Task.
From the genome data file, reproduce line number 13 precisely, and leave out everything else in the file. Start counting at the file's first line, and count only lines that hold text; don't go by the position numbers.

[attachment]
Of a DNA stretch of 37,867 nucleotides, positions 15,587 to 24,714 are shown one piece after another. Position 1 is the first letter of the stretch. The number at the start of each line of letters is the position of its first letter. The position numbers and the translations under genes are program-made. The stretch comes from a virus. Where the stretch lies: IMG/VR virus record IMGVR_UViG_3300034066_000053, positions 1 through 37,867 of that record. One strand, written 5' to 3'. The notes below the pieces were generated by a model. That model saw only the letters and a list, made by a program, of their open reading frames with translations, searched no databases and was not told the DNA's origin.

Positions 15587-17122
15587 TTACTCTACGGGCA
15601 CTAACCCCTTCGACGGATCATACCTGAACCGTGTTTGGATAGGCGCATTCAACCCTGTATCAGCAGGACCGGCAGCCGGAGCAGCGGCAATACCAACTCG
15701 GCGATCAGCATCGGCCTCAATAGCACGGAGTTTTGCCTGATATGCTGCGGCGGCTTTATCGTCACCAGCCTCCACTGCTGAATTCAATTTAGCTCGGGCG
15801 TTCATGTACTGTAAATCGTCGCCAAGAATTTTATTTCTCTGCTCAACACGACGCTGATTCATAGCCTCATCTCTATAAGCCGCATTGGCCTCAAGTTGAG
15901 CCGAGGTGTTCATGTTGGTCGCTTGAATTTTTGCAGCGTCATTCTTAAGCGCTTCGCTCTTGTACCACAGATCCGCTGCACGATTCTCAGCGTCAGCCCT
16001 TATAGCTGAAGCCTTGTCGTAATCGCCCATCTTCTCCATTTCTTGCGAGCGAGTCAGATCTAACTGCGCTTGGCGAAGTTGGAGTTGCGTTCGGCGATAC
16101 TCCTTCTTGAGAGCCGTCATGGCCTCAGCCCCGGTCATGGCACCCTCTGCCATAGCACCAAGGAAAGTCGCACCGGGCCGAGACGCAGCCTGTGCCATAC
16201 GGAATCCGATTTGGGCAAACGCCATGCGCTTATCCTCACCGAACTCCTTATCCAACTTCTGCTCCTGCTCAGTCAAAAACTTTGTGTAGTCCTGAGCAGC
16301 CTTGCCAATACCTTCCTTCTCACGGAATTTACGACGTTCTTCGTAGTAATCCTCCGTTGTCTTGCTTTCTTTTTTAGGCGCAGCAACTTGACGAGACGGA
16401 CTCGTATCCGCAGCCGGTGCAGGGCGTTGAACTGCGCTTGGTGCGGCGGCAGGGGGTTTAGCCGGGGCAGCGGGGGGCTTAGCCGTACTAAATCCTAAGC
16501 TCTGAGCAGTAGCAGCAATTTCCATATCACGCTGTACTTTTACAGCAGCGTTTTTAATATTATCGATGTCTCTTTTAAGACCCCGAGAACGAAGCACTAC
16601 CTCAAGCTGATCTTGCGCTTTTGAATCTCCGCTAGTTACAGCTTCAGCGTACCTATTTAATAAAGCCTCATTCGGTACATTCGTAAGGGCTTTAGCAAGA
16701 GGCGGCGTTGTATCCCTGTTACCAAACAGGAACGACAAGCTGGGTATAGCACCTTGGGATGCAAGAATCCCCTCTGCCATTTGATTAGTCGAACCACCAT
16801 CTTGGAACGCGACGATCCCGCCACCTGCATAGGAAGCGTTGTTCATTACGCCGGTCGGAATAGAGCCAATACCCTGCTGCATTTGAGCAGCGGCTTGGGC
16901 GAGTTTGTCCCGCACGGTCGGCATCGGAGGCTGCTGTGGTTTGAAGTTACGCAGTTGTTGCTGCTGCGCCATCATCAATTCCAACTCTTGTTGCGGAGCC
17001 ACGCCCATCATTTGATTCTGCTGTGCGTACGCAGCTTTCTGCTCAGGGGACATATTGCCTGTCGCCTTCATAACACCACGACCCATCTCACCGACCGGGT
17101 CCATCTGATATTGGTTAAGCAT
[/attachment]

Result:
16501 TCTGAGCAGTAGCAGCAATTTCCATATCACGCTGTACTTTTACAGCAGCGTTTTTAATATTATCGATGTCTCTTTTAAGACCCCGAGAACGAAGCACTAC